Planned 4G Network Draws Fire From House Science Panel

A multibillion dollar proposal to create a 4G wireless broadband network in the United States could interfere with several scientific services that use the Global Positioning System (GPS), including forecasting the weather, monitoring climate change, and tracking volcanic activity, U.S. federal officials told a Congressional panel yesterday. Their concerns are the latest in a crescendo of objections raised against the proposal by federal agencies and providers of GPS-based services.

LightSquared, a company based in Reston, Virginia, has already spent over $4 billion to set up the network, which would provide improved cell phone and Internet connectivity across the country. The network would be supported by LightSquared's geostationary satellites and some 40,000 ground transmitters operating in a frequency band adjacent to the band used by GPS, a satellite-based navigation system used the world over.

That plan is awaiting a final green light from the Federal Communications Commission. In the meantime, however, it has run into considerable opposition from the government and the private sector. The Federal Aviation Administration has pointed out that the LightSquared network will intrude upon its Next Generation Air Transportation System, impinging on the FAA's efforts to make flying safer. Commercial providers of GPS services have raised concerns that LightSquared's transmitters will cause problems for millions of GPS devices used in everything from car-navigation systems to fishing boats. These concerns have been validated by tests conducted earlier this year by a technical working group that included representatives from LightSquared and the GPS industry.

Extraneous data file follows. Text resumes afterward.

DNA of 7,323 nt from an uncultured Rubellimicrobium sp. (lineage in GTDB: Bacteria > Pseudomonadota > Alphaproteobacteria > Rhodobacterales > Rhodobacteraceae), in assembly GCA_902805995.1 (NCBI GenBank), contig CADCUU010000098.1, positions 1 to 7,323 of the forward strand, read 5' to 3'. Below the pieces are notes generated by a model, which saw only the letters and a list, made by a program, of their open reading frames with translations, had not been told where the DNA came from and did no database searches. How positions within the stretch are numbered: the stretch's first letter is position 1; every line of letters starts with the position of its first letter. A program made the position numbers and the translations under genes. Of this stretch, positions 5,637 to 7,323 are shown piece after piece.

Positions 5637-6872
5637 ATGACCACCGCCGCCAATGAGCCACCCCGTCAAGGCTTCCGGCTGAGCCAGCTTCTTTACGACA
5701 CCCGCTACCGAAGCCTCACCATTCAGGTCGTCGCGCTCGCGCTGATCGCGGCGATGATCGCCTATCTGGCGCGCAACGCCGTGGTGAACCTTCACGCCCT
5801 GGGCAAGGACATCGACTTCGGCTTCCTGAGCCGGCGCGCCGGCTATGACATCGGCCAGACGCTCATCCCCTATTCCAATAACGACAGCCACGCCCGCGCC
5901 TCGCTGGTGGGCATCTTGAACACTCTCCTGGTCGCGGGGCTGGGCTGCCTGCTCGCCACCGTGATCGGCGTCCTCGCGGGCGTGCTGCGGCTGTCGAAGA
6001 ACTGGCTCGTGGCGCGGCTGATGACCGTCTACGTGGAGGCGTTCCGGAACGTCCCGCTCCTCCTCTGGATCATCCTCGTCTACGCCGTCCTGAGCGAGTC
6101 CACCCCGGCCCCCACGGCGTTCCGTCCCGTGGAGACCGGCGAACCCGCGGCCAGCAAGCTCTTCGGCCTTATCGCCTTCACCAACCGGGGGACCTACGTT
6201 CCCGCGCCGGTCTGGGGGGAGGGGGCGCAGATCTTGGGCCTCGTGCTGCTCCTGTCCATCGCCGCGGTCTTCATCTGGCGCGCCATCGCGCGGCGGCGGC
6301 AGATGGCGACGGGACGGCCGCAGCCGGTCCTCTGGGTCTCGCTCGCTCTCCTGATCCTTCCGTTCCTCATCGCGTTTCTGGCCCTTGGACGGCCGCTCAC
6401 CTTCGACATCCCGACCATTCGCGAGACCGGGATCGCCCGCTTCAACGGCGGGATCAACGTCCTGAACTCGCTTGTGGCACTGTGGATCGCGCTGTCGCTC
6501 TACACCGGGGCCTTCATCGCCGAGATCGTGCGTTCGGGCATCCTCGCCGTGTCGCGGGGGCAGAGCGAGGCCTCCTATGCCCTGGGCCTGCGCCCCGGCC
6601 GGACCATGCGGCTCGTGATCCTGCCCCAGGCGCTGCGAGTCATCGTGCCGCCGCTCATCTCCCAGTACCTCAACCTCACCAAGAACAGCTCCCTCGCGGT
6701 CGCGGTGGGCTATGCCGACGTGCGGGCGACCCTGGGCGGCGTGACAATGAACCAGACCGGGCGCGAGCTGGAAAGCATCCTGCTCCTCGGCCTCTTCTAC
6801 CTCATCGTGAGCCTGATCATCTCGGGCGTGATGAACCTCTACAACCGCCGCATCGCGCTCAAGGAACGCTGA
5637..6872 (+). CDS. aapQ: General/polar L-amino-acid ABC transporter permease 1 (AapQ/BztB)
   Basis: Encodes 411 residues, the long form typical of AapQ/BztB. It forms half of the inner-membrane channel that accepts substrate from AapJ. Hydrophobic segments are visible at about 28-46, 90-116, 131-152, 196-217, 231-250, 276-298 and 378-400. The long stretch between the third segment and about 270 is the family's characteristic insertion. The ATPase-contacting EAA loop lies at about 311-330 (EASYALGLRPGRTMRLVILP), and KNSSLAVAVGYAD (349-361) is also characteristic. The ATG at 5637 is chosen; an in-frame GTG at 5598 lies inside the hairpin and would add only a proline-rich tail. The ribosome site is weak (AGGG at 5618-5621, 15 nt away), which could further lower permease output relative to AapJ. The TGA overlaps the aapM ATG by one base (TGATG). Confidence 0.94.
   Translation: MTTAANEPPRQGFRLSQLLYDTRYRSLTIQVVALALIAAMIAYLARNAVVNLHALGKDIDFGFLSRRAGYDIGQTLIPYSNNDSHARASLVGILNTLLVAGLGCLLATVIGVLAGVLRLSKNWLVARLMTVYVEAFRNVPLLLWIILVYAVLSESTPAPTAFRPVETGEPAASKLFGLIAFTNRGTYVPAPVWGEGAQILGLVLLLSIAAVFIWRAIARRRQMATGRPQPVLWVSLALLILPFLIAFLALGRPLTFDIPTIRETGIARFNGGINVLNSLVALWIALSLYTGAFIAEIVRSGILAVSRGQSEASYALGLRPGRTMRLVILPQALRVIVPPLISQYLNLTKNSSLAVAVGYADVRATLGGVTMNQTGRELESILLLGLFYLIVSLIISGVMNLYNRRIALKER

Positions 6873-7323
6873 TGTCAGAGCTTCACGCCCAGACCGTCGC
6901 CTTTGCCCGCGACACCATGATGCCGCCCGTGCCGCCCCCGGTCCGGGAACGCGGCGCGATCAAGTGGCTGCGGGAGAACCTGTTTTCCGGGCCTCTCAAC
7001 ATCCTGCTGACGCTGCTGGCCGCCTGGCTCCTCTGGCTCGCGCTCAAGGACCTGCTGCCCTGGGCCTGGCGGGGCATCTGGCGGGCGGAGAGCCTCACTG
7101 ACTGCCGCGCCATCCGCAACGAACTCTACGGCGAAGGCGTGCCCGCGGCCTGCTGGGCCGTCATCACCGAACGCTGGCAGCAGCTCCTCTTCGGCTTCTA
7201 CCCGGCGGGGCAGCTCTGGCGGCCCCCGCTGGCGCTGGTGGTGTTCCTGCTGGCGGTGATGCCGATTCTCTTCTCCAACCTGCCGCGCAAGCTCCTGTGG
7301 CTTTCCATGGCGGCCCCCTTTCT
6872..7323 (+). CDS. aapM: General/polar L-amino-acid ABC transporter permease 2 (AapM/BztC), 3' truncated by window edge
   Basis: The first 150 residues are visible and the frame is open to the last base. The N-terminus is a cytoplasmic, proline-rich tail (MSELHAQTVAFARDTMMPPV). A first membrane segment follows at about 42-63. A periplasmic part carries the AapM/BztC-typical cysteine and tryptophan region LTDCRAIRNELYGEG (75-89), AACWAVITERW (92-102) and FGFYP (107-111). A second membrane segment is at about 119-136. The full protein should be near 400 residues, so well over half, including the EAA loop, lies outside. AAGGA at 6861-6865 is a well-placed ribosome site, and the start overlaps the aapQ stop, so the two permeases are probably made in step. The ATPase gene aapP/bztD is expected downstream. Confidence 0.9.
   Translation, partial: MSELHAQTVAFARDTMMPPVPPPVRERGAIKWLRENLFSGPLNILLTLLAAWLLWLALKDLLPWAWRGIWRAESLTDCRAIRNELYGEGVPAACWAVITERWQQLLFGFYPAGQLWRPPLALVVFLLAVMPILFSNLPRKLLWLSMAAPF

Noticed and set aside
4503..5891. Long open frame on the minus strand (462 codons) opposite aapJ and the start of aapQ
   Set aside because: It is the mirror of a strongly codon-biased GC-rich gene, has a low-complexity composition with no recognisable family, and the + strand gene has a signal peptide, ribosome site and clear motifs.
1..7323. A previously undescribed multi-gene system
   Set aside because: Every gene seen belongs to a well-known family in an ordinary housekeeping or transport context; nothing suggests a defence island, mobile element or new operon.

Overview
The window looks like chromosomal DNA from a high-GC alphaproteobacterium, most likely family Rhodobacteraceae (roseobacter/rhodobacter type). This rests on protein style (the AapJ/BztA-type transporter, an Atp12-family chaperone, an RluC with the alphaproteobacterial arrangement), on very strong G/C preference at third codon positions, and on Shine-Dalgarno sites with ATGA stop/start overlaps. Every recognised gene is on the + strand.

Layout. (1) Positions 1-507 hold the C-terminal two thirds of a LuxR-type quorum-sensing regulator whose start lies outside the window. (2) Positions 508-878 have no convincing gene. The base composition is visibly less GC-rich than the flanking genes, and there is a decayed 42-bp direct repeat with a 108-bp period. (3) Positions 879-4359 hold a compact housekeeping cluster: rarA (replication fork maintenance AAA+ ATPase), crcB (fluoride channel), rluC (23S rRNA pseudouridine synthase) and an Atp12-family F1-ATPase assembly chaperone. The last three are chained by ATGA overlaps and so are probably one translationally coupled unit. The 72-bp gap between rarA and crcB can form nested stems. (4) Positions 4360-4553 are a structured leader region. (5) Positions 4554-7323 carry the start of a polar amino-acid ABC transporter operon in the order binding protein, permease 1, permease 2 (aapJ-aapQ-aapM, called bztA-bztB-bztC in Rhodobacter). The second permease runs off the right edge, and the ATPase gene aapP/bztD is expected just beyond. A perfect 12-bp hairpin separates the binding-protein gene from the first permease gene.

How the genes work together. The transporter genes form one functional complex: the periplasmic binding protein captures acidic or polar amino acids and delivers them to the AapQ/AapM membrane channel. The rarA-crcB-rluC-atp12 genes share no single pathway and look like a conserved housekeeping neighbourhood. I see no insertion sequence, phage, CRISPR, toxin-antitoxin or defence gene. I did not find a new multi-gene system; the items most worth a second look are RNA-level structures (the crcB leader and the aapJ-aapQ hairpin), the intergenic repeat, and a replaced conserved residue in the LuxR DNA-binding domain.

At a hearing before the House of Representatives Committee on Science, Space, and Technology, officials from NASA, the National Oceanic and Atmospheric Administration and the U.S. Geological Survey (USGS) expressed concerns about LightSquared's impact on federal science activities. "NASA relies on GPS technology to monitor and improve our understanding of earth science, including climate change and solid Earth hazards, such as earthquakes and volcanic activity," Victor Sparrow, director of NASA's Spectrum Policy and Planning Division, told the committee. David Applegate, USGS associate director for natural hazards, said LightSquared's proposal would jeopardize the operations of several "high-precision GPS stations" that are used for "earthquake monitoring for at-risk urban areas in southern California, the San Francisco Bay Area, and the Pacific Northwest."

The results of tests by the technical working group, submitted this summer to the Federal Communications Commission, found that 31 out of 33 high precision GPS receivers were significantly affected by LightSquared's signal. In response, LightSquared has proposed to operate its transmitters in a frequency band farther away from the GPS spectrum, a step it says will correct the problem. In addition, it has offered to share with the owners the cost of upgrading any GPS receivers still affected by LightSquared's signal.

Federal officials testifying yesterday were not convinced that LightSquared's modified plan would address their concerns. Lawmakers on the panel seemed equally skeptical. "Unfortunately, no testing has been done on this modified plan," remarked the committee's chairman, Representative Ralph Hall (R-TX). "Additional testing should be required before the FCC allows LightSquared to begin commercial service," he added.

The ranking Democrat on the panel, Representative Eddie Bernice Johnson (D-TX), hoped that a compromise would be worked out between GPS users and LightSquared. The question before the FCC was "whether GPS can thrive side-by-side with a ground-based broadband network," she said. "I sincerely hope that they can coexist."